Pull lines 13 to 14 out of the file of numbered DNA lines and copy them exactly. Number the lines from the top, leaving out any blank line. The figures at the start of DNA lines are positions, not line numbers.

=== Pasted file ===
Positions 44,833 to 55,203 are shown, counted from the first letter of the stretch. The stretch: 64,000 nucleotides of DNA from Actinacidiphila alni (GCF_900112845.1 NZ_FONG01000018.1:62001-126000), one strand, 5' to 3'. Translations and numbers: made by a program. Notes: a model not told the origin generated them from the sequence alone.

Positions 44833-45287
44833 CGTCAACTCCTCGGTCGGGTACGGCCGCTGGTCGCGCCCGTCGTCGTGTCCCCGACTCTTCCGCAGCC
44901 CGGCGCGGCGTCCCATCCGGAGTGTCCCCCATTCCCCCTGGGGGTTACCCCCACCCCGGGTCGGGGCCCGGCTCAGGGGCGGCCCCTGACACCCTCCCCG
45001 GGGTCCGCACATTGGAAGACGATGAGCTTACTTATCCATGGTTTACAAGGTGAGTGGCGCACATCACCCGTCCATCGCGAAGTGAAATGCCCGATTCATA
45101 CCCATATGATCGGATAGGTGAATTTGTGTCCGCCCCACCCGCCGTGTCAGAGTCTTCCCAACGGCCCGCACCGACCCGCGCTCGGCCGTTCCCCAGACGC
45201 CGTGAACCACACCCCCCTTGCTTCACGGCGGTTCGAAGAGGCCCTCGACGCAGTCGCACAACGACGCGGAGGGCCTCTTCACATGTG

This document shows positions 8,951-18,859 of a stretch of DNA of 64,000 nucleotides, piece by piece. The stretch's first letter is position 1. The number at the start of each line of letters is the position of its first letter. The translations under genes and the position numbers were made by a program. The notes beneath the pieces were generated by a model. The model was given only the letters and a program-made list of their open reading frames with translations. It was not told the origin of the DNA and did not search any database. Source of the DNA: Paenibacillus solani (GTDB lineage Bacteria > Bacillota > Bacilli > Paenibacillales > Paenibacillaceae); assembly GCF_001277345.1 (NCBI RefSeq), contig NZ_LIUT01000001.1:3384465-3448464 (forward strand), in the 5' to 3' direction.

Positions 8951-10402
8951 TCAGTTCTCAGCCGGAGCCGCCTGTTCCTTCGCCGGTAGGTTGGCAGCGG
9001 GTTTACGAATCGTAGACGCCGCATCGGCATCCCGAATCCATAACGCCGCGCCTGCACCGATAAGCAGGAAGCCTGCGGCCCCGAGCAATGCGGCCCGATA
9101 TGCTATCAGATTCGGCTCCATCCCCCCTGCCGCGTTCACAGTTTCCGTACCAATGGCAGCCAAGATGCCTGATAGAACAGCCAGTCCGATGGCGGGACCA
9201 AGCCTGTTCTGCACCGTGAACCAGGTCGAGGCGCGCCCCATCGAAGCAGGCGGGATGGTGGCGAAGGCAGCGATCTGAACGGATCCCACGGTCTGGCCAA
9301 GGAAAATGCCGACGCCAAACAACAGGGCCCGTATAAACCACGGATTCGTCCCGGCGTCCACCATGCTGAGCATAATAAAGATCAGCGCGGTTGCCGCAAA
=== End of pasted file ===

9201 AGCCTGTTCTGCACCGTGAACCAGGTCGAGGCGCGCCCCATCGAAGCAGGCGGGATGGTGGCGAAGGCAGCGATCTGAACGGATCCCACGGTCTGGCCAA
9301 GGAAAATGCCGACGCCAAACAACAGGGCCCGTATAAACCACGGATTCGTCCCGGCGTCCACCATGCTGAGCATAATAAAGATCAGCGCGGTTGCCGCAAA